Tropicalfete continues to expand cultural activities

Tropicalfete’s Masquerade and Stilting Unit on the streets of Manhattan.
Brittany Somerset

Established in 1999 as an online publication and cultural resource center, in 2011, the Brooklyn-based Tropicalfete, Inc. became a charitable not-for-profit corporation.

Its mission is to develop the community in the areas of arts and social services, with a focus on educating the community on Caribbean culture.

“We have established a reading program with Barnes and Noble for Caribbean Heritage Month in June,” Alton Aimable, the St. Lucian-born founder and president, told Caribbean Life. “In 2022, Tropicalfete has expanded its cultural reading program to include the Brooklyn Public Library as partner.

“Tropicalfete was one of the many organizations that went down into the congressional record at the Library of Congress for endorsing Caribbean Heritage Month, put forth by California Representative Barbara Lee (D-9), signed by President George W. Bush,” added he accountant by training.

New York City Councilmember Farah Louis and Tropicalfete’s young stilts dancer Hazel. G. Webster

For the past nine years, Aimable said the group has participated in various parades throughout the tri-state area, “creating marvelous masquerade presentations.

“We have held free music workshops covering topics such as copyright and royalties, marketing, taxation for arts, mixing and playing an instrument,” he said. “Tropicalfete has had the honor to work with VH1 Save the Music Foundation.”

Aimable said the group has also worked with such prominent cultural institutions, such as the Harlem-based Schomburg Center for Research in Black Culture.

Currently, Tropicalfete teaches dance and theater, stilt walking, wood work, welding, masquerade; singing, guitar, violin, yoga, painting, sewing, and steel pan and other instruments.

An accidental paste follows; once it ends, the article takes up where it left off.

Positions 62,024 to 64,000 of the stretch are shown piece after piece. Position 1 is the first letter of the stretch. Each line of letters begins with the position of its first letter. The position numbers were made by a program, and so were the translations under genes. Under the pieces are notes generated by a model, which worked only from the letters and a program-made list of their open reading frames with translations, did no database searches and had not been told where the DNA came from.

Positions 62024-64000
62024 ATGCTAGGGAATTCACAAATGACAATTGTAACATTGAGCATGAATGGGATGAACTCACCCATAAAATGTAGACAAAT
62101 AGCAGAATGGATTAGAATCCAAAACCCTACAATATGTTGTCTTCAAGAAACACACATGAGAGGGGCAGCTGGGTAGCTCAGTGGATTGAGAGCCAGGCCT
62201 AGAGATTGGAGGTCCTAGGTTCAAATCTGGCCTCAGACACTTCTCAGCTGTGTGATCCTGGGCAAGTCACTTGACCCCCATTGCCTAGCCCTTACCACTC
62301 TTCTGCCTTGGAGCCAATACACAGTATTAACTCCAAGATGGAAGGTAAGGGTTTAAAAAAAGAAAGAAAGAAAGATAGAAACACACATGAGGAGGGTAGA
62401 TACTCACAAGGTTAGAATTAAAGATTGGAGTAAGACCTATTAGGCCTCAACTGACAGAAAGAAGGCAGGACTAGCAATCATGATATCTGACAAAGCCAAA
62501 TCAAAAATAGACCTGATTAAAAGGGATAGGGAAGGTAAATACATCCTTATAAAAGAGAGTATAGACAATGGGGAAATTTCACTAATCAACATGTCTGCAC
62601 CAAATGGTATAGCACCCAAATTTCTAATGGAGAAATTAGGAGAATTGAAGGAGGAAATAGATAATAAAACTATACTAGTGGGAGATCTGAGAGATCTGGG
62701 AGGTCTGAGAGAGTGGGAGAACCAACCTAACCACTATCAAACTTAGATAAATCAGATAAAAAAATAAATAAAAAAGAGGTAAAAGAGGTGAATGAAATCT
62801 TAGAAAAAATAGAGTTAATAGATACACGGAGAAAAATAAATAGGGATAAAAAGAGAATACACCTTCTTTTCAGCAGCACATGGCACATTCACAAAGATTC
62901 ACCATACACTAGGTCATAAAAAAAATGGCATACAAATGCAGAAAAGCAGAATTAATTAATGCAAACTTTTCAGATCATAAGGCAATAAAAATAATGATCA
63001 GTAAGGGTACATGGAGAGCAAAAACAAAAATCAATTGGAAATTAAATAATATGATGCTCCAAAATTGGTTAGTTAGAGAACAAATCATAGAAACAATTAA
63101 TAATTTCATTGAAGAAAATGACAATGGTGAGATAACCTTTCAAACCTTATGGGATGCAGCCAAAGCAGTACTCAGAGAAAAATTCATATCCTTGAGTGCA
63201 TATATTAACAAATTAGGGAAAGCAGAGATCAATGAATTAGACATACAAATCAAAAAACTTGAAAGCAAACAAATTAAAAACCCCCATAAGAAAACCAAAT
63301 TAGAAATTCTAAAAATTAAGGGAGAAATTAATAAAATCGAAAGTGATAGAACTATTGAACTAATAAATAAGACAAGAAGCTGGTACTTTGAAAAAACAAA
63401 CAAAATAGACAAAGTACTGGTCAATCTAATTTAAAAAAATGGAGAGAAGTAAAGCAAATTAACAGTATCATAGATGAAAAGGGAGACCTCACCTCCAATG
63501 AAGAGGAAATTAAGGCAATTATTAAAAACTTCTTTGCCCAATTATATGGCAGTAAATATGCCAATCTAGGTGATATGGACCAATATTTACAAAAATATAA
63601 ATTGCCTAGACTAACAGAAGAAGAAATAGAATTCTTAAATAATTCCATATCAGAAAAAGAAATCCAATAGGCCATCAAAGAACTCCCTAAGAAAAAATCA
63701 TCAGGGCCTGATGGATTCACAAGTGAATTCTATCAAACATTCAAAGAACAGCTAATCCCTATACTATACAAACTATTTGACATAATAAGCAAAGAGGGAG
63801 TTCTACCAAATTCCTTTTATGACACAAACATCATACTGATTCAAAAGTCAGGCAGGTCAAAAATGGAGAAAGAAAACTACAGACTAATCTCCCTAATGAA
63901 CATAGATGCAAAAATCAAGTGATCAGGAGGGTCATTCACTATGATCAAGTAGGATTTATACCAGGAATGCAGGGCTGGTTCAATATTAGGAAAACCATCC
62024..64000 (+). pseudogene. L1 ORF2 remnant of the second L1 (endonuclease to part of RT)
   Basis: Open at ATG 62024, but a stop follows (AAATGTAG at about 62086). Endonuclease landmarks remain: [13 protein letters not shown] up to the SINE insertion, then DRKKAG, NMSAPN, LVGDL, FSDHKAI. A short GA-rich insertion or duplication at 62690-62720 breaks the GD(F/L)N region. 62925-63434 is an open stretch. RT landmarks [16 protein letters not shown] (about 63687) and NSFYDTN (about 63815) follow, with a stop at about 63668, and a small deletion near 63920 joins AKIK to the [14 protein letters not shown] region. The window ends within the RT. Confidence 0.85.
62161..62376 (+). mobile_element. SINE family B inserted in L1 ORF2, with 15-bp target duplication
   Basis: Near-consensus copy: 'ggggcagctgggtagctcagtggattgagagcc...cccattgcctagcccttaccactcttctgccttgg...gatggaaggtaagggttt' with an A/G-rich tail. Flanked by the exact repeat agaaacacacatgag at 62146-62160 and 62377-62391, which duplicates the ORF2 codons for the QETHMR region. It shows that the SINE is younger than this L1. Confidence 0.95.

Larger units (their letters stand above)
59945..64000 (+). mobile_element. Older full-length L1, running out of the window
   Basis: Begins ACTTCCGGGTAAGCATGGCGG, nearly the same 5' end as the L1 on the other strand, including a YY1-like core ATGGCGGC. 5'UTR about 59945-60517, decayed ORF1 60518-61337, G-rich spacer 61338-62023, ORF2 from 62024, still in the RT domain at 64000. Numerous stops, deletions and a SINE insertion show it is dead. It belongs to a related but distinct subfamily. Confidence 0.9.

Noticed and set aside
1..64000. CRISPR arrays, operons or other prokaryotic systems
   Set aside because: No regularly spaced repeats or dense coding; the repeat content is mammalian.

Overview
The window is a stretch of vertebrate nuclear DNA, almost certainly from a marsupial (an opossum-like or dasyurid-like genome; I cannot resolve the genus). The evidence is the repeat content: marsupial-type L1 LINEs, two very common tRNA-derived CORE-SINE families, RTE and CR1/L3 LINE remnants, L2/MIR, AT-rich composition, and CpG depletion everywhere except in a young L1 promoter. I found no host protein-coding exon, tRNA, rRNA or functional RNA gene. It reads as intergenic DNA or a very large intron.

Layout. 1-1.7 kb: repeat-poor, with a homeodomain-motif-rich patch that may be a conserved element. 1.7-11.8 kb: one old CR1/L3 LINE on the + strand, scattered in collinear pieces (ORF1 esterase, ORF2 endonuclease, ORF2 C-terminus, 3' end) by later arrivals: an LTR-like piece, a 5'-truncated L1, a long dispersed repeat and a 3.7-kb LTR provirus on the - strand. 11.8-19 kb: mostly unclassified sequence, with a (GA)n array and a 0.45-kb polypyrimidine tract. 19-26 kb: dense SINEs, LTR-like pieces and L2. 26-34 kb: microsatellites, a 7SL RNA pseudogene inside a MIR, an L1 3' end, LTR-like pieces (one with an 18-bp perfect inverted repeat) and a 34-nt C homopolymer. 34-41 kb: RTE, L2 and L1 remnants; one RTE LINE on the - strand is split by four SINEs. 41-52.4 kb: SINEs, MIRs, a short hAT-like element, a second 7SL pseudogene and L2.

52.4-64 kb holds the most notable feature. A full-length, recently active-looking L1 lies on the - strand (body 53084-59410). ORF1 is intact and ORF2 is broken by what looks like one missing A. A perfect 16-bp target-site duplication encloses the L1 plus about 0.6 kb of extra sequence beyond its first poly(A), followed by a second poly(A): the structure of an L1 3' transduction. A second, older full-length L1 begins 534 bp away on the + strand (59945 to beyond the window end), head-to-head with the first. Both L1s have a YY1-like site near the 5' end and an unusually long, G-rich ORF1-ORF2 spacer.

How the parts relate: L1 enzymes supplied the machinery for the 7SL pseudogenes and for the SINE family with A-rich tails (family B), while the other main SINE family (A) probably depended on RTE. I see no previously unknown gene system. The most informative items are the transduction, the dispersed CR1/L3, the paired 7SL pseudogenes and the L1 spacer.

“We have put on various musical showcases,” Aimable said. “We have taken our work directly to the community in places such as parks, colleges, community centers, etc.

“Our work has been validated by a number of persons engaging with our programs, as well as a proclamation from New York City Government, Brooklyn District Attorney and other awards,” he added.

Tropicalfete’s Guitar Program at PS135.Leon Jeanodell

In addition, Aimable said Tropicalfete has programs at PS 135, PS 276, PS 323 and IS392, as well as programs for youth, independent from the schools.

He said Tropicalfete also has cultural enrichment programming at Prospect Hill Neighborhood Senior Center; Clarendon Road Senior Partners; Spring Creek Senior Partners; Rise Boro Community Partners (Hope Gardens, Ridgewood Bushwick, Borinquen Plaza Senior Citizen Center); Augustine’s Senior Center; and William Hudson Senior Center.

Aimable said Tropicalfete publishes information, with a concentration on arts and culture, as well as highlights the importance of the arts on education and its positive impact on the economy.

“Tropicalfete is and continues to be committed to the cultivation of emerging artists working in all genres,” said Aimable, stating that, among these are visual arts, fashion, music, dance, theater, film and new media.

“Tropicalfete serves as a vehicle to elevate talented persons, while recognizing their contribution to society and the arts,” he added. “In addition, Tropicalfete offers opportunities for gifted artist to be mentored through a variety of diverse events.

Tropicalfete’s SteelPan Ensemble at their Finale Concerts 2021.Brittany Somerset

“We look at the development of artists from a holistic view,” he continued. “Therefore, our mandated obligation includes assisting persons with their social needs. Tropicalfete seeks to utilize the power of the artist and arts, as it strives to bring about social changes to whomever/ where ever it is needed.”

Besides Aimable, Tropicalfete’s board members comprise: Annette Brockett, Keith Marcelle, Keran Deterville, Patricia Meschino and Paul Dolor.

“I love the people I work with,” Aimable said. “I value their diversity. They are from different backgrounds. professionally and different countries.

“Collectively we put our minds, heart and soul together to make the magic of programs happen every day,” he added. “On average, we have about two to four programs per day every day of the week. Tropicalfete uses culture as a tool for social transformation.

“Although we are very visible in the community, a lot of the work we do is not visible, because it is not for public consumption; for example, working with the homeless, refugee kids, autism kids,” he continued.  Recently, BronxWork contracted with us to provide some of their vulnerable population cultural enrichment during their spring break. There is a huge demand for our programs throughout the five boroughs of New York City and beyond.”

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